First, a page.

How libraries can help newcomers adjust to life in Canada
October 9, 2021
More than just reading material, libraries across the country offer a wide range of services such as settlement resources, learning opportunities, meeting spaces, fun activities and more.
When Nigeria-born saxophonist, songwriter and arts manager Perpie Nwaefido came to Canada, she discovered one place where she could find all kinds of help she needed as a newcomer. This was at the Calgary Public Library.
“It was such a different experience from the one I had in my country,” she says as she recalls her surprise. “Back home the library is just a place you go every now and then, because you probably have most of the books in the school library or in your own home collection – libraries there are not regularly purchasing new titles and updating their catalogues, so not much to do when you visit them.”
She found she could access a wide range of resources. “I could come every day to Calgary Public Library and spend hours reading, researching, using the computers and receiving invaluable professional help in so many areas – from interview skills and resume writing to music production. The library even lent me musical instruments. I also enrolled my children in a chess club.”
Much more than books
Across the country, public libraries provide newcomers like Nwaefido with free information and settlement services, job search assistance, learning opportunities including free English and French classes, courses in computers and new technologies, lectures on health, personal finance and legal issues, etc.
Visitors can find just about anything – programs and activities for children and adults, groups who share similar hobbies and interests and even free passes for galleries and museums.
At the branches, visitors have free access to computers and wireless internet. Scanners are also available in most places. There are locations where members can book study rooms and meeting rooms.
Newcomers who consider starting their own businesses in Canada can also join various libraries’ initiatives for entrepreneurs. And there are even preparation classes for the Canadian citizenship test.
To ensure the wide variety of services to newcomers, most public libraries collaborate with settlement agencies and organizations. Toronto Public Library, for example, provides settlement support at 14 of its branches through the Library Settlement Partnership – a project funded by Immigration, Refugees and Citizenship Canada (IRCC). The Partnership involves the Toronto Public Library and seven local settlement agencies.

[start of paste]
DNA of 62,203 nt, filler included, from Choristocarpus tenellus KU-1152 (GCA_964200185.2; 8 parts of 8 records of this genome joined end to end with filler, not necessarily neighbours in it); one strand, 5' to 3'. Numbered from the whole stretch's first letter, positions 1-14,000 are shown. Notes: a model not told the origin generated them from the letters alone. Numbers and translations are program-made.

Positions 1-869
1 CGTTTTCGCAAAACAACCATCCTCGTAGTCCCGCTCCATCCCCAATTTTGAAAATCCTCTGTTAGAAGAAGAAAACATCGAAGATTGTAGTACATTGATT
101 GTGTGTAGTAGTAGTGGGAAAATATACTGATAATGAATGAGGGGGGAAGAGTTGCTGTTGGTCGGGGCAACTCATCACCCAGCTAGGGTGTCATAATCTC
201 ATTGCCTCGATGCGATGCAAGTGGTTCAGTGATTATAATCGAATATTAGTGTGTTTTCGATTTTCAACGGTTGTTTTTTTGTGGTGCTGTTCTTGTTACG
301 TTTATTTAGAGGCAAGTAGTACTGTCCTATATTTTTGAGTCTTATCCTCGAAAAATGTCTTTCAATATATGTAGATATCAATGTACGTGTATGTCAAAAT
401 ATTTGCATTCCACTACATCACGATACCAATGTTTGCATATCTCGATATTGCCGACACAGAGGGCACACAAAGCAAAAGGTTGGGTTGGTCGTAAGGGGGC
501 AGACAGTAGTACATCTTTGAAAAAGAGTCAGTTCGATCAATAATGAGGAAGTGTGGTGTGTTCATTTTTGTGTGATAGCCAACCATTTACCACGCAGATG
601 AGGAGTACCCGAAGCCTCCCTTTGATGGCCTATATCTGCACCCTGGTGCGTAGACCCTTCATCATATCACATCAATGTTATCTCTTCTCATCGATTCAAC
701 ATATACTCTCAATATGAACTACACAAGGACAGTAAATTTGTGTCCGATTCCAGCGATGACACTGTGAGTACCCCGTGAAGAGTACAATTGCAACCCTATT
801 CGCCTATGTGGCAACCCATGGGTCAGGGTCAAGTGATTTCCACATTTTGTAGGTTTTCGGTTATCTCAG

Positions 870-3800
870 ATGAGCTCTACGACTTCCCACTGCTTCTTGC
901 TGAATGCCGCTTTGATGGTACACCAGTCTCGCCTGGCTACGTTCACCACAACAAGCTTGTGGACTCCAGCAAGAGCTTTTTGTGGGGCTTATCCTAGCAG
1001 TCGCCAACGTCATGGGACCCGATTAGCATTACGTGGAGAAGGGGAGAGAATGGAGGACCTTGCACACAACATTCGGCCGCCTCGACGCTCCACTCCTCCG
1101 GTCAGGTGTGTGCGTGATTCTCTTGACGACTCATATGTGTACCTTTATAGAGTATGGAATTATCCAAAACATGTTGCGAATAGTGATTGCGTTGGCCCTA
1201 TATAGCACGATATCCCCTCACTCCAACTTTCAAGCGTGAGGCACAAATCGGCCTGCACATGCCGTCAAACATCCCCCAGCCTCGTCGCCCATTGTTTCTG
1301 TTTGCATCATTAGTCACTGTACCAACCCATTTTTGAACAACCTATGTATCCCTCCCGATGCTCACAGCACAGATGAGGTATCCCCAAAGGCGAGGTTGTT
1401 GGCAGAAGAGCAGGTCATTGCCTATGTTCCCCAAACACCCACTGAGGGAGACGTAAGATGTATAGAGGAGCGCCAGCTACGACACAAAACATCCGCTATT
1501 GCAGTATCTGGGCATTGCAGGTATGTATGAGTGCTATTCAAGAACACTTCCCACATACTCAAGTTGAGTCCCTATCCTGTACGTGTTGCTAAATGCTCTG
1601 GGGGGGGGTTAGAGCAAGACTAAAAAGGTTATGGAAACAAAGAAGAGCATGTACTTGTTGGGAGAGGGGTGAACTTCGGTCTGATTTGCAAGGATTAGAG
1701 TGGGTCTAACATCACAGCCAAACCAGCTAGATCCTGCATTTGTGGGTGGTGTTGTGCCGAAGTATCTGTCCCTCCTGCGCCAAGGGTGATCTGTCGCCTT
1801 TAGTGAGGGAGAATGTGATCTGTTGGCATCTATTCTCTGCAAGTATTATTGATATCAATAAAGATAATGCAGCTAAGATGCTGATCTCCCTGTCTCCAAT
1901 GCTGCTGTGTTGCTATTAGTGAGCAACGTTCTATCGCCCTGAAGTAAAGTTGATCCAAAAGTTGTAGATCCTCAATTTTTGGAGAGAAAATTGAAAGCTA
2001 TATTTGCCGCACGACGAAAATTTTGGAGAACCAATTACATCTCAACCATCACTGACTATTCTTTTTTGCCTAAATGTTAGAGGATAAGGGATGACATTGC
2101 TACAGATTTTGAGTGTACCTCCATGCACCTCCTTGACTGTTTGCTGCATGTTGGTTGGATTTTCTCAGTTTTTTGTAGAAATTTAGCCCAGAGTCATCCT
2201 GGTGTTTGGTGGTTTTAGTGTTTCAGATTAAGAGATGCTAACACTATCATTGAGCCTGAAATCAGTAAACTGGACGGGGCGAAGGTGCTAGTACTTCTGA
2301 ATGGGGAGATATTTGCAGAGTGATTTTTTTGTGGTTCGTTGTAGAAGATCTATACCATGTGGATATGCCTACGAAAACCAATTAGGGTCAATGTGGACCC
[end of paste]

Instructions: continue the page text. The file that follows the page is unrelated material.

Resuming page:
“Most of the settlement workers have been immigrants themselves,” says Elsa Ngan, senior services specialist, Multicultural Services at Toronto Public Library. “So they are up-to-date with all the different issues that the newcomers might have questions about – ranging from health care, skills development and education to a sense of belonging and community connections.” The Library Settlement Partnership continued its services even during the pandemic.
Promoting arts and culture
Libraries also actively promote the arts, host exhibitions and cultural events and show films. Being chosen to be the 2021 Newcomer Artist in Residence, Nwaefido gave a concert at Whelan Performance Hall at Central Library in Calgary in September this year.
Nwaefido was happy to find the performance space. “It’s remarkable – the setting, the plan, the design, the colors, it’s so beautiful! I was really honored and I was grateful to perform here. In my country it would cost a lot of money to have access to such a space.”
Those who love to share their reading experiences can join book clubs. There are also clubs that discuss books in languages other than English and French. The Chinese Book Club at Toronto Public Library, for example, holds online meetings every month and is popular among Mandarin speakers.
To enrich their collections, libraries regularly buy new books, digital books, audiobooks, magazines, newspapers, CDs and DVDs. Members can also suggest materials for the library to purchase. So far, catering to Canada’s diverse population, the collections include materials in about 40 languages.
Given that more and more people are going digital, libraries are offering a range of online resources – eBooks, digital newspapers and magazines, digital audiobooks, streaming video and music. Students and researchers can also benefit from the libraries’ subscriptions to academic publications. From the Academic Search Ultimate section on the Vancouver Public Library’s website, for example, readers can choose content from over ten thousand magazines – from popular to peer reviewed.
Online borrowing became even more popular during the COVID-19 pandemic lockdowns; however, most libraries around the country managed to continue lending printed materials, CDs and DVDs. Readers could go to the website of their library, place holds on the items they wished to borrow and then pick them up at their local branches. Even though most of the events and in-person activities were suspended, a variety of courses and settlement services continued to be offered online or by telephone.
Currently, in line with provincial guidelines, most libraries in the country have opened their branches for indoor use, and staff and library visitors are required to keep social distancing and wear masks. Some libraries, like Toronto Public Library, have adopted a mandatory vaccination policy for their staff.